Fresh elections, and perhaps a fresh start, for Bolivia

LAST OCTOBER, after an election marred by accusations of fraud, Joan Fernández joined thousands of Bolivians in protests that toppled the socialist government of Evo Morales. His joy quickly gave way to disillusion. After Mr Morales, who had been seeking a fourth term, resigned on November 10th and fled to Mexico, Jeanine Áñez, a right-wing senator, became president. Her only goal, she said, was to prepare fresh elections. Instead, she became a candidate, used the justice system to go after her rivals and flubbed the government’s response to the pandemic. 

“They used us to get rid of Evo and then they abandoned us,” says Mr Fernández, a college student from Villa Armonía (Harmony Town), a working-class neighbourhood in La Paz, the administrative capital. With new elections scheduled for October 18th, the plaza is decorated with flags from rival political parties, a loudspeaker announces free rabies jabs and families chat as they wait with dogs on leads and cats in blankets. The harmonious scene is deceptive. People are stocking up on food in anticipation of post-election protests, says Mr Fernández, stroking his cocker spaniel.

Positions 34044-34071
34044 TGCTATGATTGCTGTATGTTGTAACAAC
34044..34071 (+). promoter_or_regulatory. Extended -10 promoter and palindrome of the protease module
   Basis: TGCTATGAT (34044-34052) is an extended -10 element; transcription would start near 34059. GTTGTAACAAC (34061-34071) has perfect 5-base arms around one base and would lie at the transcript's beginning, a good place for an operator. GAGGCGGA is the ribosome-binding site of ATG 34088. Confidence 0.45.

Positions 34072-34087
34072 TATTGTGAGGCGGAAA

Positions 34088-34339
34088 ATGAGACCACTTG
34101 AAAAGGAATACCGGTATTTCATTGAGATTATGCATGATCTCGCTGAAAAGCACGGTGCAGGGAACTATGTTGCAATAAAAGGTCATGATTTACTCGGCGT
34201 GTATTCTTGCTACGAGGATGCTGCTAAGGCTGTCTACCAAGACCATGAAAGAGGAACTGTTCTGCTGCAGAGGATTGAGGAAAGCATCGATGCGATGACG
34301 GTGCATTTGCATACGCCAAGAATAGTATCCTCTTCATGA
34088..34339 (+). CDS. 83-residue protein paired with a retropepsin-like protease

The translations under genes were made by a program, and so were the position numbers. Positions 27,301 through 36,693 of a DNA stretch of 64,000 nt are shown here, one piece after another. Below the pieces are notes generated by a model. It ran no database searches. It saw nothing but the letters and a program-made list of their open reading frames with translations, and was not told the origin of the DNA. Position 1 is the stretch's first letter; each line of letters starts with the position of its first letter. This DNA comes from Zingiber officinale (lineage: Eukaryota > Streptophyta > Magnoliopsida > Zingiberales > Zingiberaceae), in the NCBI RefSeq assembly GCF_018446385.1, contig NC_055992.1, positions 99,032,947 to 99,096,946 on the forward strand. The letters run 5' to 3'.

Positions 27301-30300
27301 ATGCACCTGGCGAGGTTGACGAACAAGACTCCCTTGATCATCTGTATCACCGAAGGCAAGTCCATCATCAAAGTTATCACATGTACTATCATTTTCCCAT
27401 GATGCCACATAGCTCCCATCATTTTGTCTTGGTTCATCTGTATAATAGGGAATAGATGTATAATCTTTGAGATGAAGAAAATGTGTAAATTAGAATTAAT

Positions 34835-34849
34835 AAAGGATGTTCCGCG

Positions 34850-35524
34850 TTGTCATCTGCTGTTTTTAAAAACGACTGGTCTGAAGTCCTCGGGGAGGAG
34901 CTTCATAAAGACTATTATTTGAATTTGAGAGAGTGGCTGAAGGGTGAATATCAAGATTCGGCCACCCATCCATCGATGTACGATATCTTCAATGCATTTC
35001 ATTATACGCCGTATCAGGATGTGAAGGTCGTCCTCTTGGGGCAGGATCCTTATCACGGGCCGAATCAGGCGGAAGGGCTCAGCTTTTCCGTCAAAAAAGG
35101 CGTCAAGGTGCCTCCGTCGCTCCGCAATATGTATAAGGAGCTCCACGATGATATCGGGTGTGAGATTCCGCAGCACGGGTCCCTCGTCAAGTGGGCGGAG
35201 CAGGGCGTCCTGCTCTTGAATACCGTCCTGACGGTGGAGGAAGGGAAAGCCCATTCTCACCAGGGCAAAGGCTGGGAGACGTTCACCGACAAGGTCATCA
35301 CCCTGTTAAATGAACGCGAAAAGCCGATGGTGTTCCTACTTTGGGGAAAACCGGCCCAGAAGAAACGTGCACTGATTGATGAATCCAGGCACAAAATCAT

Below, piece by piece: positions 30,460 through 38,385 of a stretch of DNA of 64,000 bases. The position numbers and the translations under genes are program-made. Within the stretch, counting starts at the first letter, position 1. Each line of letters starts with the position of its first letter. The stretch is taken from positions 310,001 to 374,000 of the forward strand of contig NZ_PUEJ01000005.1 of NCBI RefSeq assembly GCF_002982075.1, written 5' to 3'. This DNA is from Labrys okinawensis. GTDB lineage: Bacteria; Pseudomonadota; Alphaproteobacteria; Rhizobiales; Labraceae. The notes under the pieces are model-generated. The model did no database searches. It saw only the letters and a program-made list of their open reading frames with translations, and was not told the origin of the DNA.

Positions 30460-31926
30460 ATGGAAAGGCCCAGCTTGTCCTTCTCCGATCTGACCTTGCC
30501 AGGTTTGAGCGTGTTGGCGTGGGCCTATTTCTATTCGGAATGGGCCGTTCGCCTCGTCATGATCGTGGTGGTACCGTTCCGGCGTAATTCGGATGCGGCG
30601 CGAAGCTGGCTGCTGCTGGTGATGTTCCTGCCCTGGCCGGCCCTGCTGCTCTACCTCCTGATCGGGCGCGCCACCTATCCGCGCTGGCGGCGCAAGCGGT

Bolivia is again bitterly divided between supporters of Mr Morales’s Movement to Socialism (MAS) and backers of Carlos Mesa, a centrist former president who ran last year. Polls predict a...

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